Saturday, October 1, 2011
A new High Line for Chicago
After the planned Bloomingdale Trail right-of-way was taken for a Kennedy Expressway spur, park advocates despaired. But then they realized that there were many more other elevated rail lines with the potential to become attractive public spaces.
Thus the idea for the Red Line was born. "I realized that we had an old set of train tracks running right up the center of the North Side," said Josh Branson, co-chair of Friends of the Red Line. "It has the potential to connect people from Rogers Park, Wrigleyville, Lincoln Park almost to the Near North."
Like the High Line in New York, Branson sees the Red Line as a catalyst for development. "In these tough economic times, you need every boost you can get," he enthused. "The commercial effects would radiate out from every access point. Imagine art galleries on Lincoln Avenue, or quirky restaurants along Clark Street. Chicago needs that growth to realize its potential as an urban center for the Midwest."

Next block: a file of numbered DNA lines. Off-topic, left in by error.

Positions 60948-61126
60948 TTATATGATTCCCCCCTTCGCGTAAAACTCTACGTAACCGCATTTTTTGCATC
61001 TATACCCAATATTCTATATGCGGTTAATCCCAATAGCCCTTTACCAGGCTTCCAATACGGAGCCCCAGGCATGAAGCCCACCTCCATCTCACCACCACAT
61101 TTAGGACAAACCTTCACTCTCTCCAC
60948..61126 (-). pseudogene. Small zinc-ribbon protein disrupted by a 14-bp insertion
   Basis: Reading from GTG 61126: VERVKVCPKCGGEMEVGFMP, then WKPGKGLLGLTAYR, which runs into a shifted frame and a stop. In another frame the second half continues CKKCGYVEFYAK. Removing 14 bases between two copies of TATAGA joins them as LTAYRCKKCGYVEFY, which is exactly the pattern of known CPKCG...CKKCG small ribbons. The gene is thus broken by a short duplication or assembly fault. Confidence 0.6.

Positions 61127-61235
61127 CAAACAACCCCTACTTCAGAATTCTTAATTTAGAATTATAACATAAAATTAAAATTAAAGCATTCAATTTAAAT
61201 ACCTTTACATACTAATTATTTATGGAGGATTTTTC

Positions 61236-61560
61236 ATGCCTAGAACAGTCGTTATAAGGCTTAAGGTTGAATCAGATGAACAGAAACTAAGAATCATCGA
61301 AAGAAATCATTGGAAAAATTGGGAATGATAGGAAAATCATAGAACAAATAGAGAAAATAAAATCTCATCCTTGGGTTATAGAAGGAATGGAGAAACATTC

The Board of Aldermen is expected to approve the lease of the Red Line later this year, and the last trains will run some time next summer. Activists are raising funds for the the first phase, which will run from Howard Street to Devon Avenue, opening in 2015. Eventually, Chicagoans and visitors will be able to walk as far as North Avenue, and maybe some day to the loop.
City planners are enthusiastic about the line, which will be incorporated into the Green Chicago Vision 2040. Other elements of that plan include the transformation of Lake Shore Drive into Interstate 96, a "green road," where the weight of passing cars will generate enough electricity to light the "Cloud Gate" sculpture in Millenium Park, the installation of a solar powered parking garage in the old Union Station facility, and the redevelopment of Meigs Field as a "biodiesel-only" airport.